Pairs of black holes billions of times more massive than the Sun may be circling one another, generating ripples in space itself. The North American Nanohertz Observatory for Gravitational Waves (NANOGrav) has spent more than a decade using ground-based radio telescopes to look for evidence of these space-time ripples created by behemoth black holes. This week, the project announced the detection of a signal that may be attributable to gravitational waves, though members aren't quite ready to claim success.
Gravitational waves were first theorized by Albert Einstein in 1916, but they weren't directly detected until nearly a century later. Einstein showed that rather than being a rigid backdrop for the universe, space is a flexible fabric that is warped and curved by massive objects and inextricably linked with time. In 2015, a collaboration between the U.S.-based Laser Interferometer Gravitational-wave Observatory (LIGO) and the Virgo interferometer in Europe announced the first direct detection of gravitational waves: They were emanating from two black holes - each with a mass about 30 times greater than the Sun - circling one another and merging.
In a new paper published in the January 2021 issue of the Astrophysical Journal Supplements, the NANOGrav project reports the detection of unexplained fluctuations, consistent with the effects of gravitational waves, in the timing of 45 pulsars spread across the sky and measured over a span of 12 1/2 years.
Pulsars are dense nuggets of material left over after a star explodes as a supernova. As seen from Earth, pulsars appear to blink on and off. In reality, the light comes from two steady beams emanating from opposite sides of the pulsar as it spins, like a lighthouse. If gravitational waves pass between a pulsar and Earth, the subtle stretching and squeezing of space-time would appear to introduce a small deviation in the pulsar's otherwise regular timing. But this effect is subtle, and more than a dozen other factors are known to influence pulsar timing as well. A major part of the work done by NANOGrav is to subtract those factors from the timing data for each pulsar before looking for signs of gravitational waves.
LIGO and Virgo detect gravitational waves from individual pairs of black holes (or other dense objects called neutron stars). By contrast, NANOGrav is looking for a persistent gravitational wave "background," or the noiselike combination of waves created over billions of years by countless pairs of supermassive black holes orbiting one another across the universe. These objects produce gravitational waves with much longer wave lengths than those detected by LIGO and Virgo - so long that it might take years for a single wave to pass by a stationary detector. So while LIGO and Virgo can detect thousands of waves per second, NANOGrav's quest requires years of data.
As tantalizing as the latest finding is, the NANOGrav team isn't ready to claim they've found evidence of a gravitational wave background. Why the hesitation? In order to confirm direct detection of a signature from gravitational waves, NANOGrav's researchers will have to find a distinctive pattern in the signals between individual pulsars. According to Einstein's theory of general relativity, the effect of the gravitational wave background should influence the timing of the pulsars slightly differently based on their positions relative to one another.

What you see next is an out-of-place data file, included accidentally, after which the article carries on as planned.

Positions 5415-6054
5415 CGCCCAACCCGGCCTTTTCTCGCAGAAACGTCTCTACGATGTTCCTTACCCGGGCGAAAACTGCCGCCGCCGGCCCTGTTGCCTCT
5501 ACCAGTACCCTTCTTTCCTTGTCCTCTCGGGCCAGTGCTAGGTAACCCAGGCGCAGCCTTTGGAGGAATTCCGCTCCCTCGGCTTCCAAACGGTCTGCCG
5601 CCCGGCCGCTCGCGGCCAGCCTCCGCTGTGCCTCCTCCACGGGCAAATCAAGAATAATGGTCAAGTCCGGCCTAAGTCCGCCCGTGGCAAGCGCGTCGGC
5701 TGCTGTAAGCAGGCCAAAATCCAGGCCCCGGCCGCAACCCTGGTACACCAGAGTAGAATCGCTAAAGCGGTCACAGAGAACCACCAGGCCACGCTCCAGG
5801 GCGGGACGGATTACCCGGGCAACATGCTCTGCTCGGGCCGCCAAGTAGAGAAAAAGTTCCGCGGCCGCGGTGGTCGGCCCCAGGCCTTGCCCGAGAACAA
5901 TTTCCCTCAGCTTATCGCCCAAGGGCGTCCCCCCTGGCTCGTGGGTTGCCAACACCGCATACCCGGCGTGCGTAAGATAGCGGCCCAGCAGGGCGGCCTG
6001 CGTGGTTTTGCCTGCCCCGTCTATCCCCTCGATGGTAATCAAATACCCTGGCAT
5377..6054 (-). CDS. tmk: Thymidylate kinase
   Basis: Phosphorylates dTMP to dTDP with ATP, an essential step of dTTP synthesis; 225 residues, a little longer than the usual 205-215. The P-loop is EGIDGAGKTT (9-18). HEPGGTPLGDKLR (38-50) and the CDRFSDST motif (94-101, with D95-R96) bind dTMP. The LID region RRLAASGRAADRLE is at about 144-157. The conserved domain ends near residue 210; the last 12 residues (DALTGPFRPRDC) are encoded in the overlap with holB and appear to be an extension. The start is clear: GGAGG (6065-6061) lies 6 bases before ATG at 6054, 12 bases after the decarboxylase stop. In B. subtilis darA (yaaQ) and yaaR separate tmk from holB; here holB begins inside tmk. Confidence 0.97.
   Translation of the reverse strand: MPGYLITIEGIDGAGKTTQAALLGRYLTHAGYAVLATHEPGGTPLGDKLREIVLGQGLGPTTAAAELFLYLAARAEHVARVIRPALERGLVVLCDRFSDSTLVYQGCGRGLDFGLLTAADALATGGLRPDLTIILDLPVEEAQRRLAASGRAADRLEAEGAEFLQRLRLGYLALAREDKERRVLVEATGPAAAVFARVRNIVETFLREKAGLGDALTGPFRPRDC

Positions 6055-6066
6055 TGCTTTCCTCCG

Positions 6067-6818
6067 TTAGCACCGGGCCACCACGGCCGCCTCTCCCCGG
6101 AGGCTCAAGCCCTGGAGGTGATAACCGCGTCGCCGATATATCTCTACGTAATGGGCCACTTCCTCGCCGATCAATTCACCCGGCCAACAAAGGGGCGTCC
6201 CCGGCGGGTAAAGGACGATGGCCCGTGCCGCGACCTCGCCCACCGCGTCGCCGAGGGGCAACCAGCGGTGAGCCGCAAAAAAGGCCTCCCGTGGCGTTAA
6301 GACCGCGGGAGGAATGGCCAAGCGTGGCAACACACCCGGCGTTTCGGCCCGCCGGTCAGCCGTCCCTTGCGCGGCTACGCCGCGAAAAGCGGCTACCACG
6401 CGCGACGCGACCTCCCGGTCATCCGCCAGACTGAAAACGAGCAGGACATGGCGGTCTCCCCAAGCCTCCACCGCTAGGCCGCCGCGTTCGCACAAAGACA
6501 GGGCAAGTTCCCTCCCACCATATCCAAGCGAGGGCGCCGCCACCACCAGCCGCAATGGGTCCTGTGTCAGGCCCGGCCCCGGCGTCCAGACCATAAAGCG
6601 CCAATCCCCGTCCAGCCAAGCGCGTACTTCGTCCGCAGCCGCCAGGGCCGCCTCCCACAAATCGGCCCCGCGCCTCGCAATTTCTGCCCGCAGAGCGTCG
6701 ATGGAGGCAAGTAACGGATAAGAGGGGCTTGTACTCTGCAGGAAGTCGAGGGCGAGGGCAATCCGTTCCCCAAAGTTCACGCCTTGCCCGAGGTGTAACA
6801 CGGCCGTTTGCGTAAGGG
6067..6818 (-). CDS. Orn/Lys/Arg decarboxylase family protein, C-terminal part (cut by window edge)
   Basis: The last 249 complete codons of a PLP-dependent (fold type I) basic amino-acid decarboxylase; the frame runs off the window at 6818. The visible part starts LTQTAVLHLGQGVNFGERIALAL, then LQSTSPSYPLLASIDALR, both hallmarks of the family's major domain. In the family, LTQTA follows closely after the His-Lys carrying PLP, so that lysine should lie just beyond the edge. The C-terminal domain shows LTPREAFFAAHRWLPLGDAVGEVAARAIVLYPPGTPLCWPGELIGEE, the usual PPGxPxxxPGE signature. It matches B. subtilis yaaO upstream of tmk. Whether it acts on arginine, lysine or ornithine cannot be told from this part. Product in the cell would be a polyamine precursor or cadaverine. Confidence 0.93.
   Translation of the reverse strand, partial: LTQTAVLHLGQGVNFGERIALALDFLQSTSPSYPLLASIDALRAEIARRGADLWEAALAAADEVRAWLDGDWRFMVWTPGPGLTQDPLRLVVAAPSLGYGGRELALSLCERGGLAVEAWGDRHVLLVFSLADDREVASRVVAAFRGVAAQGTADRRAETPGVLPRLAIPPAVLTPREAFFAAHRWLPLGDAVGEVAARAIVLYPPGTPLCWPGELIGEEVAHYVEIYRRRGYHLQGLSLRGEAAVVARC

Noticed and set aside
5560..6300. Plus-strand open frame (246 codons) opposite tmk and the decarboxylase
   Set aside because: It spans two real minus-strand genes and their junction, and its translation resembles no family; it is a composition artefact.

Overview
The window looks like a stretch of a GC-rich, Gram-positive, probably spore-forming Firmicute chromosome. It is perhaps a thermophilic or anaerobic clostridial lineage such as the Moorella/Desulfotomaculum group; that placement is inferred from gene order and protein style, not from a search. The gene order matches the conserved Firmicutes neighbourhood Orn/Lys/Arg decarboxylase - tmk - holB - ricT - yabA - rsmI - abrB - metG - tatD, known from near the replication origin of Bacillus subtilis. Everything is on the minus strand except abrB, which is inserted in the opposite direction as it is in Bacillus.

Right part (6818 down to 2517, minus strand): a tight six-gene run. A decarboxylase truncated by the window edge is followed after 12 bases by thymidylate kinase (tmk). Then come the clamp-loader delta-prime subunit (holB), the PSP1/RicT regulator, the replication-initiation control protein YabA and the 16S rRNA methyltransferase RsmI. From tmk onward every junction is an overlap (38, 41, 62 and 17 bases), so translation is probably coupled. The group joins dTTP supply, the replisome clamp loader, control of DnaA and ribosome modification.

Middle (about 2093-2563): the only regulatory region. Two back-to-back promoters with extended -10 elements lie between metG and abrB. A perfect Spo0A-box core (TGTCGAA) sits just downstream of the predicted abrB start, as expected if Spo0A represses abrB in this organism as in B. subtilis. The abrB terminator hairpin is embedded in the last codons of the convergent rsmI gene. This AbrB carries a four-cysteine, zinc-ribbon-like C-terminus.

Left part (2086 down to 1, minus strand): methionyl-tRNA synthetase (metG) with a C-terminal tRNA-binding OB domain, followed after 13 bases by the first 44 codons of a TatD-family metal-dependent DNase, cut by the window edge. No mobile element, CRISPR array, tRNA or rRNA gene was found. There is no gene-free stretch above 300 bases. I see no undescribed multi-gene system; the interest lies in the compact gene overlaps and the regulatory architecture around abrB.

At this point, the signal is too weak for such a pattern to be distinguishable. Boosting the signal will require NANOGrav to expand its dataset to include more pulsars studied for even longer lengths of time, which will increase the array's sensitivity. NANOGrav is also pooling its data with those from other pulsar timing array experiments in a joint effort by the International Pulsar Timing Array, a collaboration of researchers using the world's largest radio telescopes.
"Trying to detect gravitational waves with a pulsar timing array requires patience," said Scott Ransom with the National Radio Astronomy Observatory and the current chairperson of NANOGrav. "We're currently analyzing over a dozen years of data, but a definitive detection will likely take a couple more. It's great that these new results are exactly what we would expect to see as we creep closer to a detection."
The NANOGrav team discussed their findings at a press conference on Jan. 11 at the 237th meeting of the American Astronomical Society, held virtually from Jan. 10 to 15. Michele Vallisneri and Joseph Lazio, both astrophysicists at NASA's Jet Propulsion Laboratory in Southern California, and Zaven Arzoumanian at NASA's Goddard Space Flight Center in Maryland are co-authors of the paper. Joseph Simon, a researcher at University of Colorado Boulder and the paper's lead author, conducted much of the analysis for the paper as a postdoctoral researcher at JPL. Multiple NASA postdoctoral fellows have participated in the NANOGrav research while at JPL. NANOGrav is a collaboration of U.S. and Canadian astrophysicists. The data in the new study was collected using the Green Bank antenna in West Virginia and the Arecibo dish in Puerto Rico before its recent collapse.